He was able to see ten years into the future, and he correctly predicted that cloud computing was the future when most of them did not. He helped move Microsoft’s services to the cloud. He ran every Microsoft unit like he was starting a venture, planning, and setting expectations. When he saw the need to improve services, he looked to collaborate with friends and rivals alike. He also oversaw key acquisitions of startups to improve offerings.

Before heading the search portal and advertising platform group, he started his ascent by improving web services for small businesses. Then, As VP of Microsoft Business Solutions, he worked to build their cloud-based CRM, and then as VP of Microsoft Online Services, he became in charge of Bing and the early versions of Microsoft Office and Xbox Live.

From 2011 onwards, he oversaw Azure cloud platform growth, and then products for companies’ data centers like Windows Server and SQL Server database. He increased revenue from $16.6 billion in 2011 to $20.3 billion in 2013.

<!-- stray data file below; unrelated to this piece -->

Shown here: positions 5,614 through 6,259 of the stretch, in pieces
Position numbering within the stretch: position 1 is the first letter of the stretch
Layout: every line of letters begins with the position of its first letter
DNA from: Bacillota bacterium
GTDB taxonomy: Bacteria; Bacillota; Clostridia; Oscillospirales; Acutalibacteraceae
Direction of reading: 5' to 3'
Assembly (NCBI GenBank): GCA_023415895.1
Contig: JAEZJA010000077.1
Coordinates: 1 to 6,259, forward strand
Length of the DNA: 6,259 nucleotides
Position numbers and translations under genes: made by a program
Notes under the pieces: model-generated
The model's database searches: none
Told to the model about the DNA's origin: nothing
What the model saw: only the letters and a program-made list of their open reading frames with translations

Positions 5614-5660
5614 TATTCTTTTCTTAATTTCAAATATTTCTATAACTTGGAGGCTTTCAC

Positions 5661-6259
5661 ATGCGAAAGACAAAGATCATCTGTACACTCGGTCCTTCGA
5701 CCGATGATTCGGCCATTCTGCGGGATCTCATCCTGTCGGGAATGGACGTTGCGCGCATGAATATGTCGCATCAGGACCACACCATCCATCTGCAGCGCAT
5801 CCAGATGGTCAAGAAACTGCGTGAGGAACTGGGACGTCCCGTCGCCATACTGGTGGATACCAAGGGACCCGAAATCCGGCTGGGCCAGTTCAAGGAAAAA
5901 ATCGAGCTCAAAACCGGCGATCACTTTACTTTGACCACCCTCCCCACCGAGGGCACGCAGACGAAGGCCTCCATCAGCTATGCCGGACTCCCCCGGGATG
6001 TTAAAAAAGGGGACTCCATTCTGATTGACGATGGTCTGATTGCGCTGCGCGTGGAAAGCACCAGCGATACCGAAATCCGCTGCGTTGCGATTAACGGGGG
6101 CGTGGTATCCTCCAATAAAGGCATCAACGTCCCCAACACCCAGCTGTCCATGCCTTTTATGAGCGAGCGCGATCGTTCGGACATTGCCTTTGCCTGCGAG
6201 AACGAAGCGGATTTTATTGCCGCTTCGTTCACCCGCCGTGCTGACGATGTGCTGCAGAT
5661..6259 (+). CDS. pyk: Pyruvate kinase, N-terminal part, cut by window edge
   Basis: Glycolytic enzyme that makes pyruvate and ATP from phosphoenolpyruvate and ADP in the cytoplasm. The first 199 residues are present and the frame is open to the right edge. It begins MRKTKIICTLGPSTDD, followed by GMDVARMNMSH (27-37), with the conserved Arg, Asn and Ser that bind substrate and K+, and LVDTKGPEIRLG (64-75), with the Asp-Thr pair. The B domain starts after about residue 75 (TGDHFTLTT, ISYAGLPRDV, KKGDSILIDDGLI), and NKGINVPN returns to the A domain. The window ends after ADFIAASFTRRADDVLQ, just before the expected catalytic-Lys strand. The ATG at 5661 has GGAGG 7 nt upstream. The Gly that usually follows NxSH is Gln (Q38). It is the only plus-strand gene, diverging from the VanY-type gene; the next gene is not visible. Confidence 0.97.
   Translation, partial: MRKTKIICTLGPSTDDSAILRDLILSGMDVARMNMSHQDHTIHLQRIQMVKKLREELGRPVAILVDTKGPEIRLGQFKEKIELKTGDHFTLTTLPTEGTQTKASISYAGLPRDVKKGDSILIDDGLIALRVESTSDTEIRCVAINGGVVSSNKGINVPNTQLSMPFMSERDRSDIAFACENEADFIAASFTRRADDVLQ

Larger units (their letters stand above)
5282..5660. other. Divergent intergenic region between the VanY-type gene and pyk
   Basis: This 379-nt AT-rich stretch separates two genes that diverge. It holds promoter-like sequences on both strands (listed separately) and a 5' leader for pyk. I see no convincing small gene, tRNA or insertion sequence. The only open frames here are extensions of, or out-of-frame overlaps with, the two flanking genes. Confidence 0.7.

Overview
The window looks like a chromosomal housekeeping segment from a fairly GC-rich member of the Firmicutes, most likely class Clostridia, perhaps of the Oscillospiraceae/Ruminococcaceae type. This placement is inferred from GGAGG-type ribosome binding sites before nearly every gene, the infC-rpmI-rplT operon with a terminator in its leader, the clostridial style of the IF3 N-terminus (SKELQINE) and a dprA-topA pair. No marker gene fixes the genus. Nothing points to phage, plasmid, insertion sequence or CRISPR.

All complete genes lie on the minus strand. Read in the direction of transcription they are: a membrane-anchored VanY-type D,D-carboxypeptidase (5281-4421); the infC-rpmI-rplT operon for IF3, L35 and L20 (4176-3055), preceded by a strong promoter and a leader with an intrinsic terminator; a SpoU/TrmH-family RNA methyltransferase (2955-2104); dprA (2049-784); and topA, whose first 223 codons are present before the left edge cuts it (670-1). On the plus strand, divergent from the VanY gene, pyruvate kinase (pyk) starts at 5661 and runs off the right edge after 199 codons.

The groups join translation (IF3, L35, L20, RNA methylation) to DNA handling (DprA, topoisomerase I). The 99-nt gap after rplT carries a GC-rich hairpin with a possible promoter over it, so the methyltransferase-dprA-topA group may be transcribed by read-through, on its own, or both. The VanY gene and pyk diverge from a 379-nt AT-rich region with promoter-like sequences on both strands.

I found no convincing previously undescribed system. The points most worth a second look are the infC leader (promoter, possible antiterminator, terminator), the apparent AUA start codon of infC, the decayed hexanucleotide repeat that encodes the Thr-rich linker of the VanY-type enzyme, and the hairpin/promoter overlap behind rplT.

After becoming CEO, he took risky and controversial decisions that proved to be right and increased Microsoft’s year-on-year revenue. He allowed open-source competitor Linux to operate on Azure; he had MS Office released on iOS and improved the Office365 offering attracting both enterprises and consumers back to the company.

Two of its successful buys are LinkedIn, the popular professional networking platform, Minecraft, a high revenue-generating game, and then GitHub. Though GitHub is not generating revenue directly, Microsoft is getting direct access to developers. With his gambles, he has proved why gaining Microsoft’s CEO’s status has been beneficial to the company and has empowered companies and individuals to achieve more.